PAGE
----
I may be a sweet guy but I’m not sweetened by the word coexist. I see it on bumper stickers; a clever graphic artist collected symbols from several world religions to form the word; the Muslim crescent for a c, the peace sign of the Vietnam War protest for an o, the Christian cross for a t, a six-pointed Jewish star for the x, and so forth. True to the principles of the alphabet the t is no bigger than the e is no bigger than the x; these symbols for which people have lived and died are just letters, (but the c of Islam is capitalized).

The first problem with coexist is it means we should live with and tolerate something we regard as fundamentally wrong. We’ll just look the other way. Since no one’s religion is the true religion, and no religion is better than any religion, we can exist with one another and ignore those unpleasant differences.

Secondly, it’s not true. We cannot ignore our differences and no one wants his or her own uniqueness to be ignored. If homosexuals didn’t insist they are different no one would notice them at all. The current epidemic of tattoos, piercings and earlobe gouging loudly, obnoxiously proclaims, “I am unique!” Granted, tats are more conformist than rebellious, the stigmatized still want to think their uniqueness is really unique.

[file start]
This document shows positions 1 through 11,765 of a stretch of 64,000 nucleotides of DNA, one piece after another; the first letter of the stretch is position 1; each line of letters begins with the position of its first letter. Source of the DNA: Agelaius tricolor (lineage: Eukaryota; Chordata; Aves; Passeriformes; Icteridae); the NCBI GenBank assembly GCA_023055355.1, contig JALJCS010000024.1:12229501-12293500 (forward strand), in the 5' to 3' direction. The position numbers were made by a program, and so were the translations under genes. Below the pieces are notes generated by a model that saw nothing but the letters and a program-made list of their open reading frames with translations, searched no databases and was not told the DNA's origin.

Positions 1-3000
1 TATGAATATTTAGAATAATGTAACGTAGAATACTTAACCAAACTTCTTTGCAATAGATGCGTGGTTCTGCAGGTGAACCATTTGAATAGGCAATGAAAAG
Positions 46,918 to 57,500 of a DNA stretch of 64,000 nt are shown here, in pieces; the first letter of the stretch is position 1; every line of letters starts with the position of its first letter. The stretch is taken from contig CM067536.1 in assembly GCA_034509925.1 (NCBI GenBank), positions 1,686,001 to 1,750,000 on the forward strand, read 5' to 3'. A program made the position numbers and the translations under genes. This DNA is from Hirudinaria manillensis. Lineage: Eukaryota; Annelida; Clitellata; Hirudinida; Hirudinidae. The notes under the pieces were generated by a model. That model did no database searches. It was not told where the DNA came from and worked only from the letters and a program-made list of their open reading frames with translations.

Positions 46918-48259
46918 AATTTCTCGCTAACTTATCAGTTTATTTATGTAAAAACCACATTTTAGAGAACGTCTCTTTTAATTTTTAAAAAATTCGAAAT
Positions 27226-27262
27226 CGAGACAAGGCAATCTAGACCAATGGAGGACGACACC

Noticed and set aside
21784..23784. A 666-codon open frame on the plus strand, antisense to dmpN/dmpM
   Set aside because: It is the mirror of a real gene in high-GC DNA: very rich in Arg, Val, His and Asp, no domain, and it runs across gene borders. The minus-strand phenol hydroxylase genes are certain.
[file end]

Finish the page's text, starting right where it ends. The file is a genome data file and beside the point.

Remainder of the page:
Thirdly, coexist dismisses the opportunity to greet, welcome and embrace strangers and their strangeness. Rather than ignoring our differences, please tell me about yourself. Who are you? Where do you come from? What do you believe? Welcome to my world. May I enter your world?

Finally, coexist tells me to take my faith in Jesus back to that musty closet where some people used to hide. No thanks.

On this feast of Saint Mark the Evangelist we hear again the command of the Lord to announce the Good News to every creature. That the Lord has been raised up should be proclaimed far and wide. Never in the history of the world has any other human being been raised from the dead and recognized as the Son of God.

And I should keep this to myself?

Coexisting does no one any favors. It only cleans out the house to allow seven other demons entry. It’s a temporary ceasefire, at best; if not a surrender. It is certainly not a peace treaty.

That will come when Jesus, seated at God’s right hand, with arm outstretched and power in his hands, welcomes every gracious person into his kingdom of justice, mercy and eternal bliss.

Fifth Sunday of Easter



“It is necessary for us to undergo many hardships
to enter the kingdom of God.”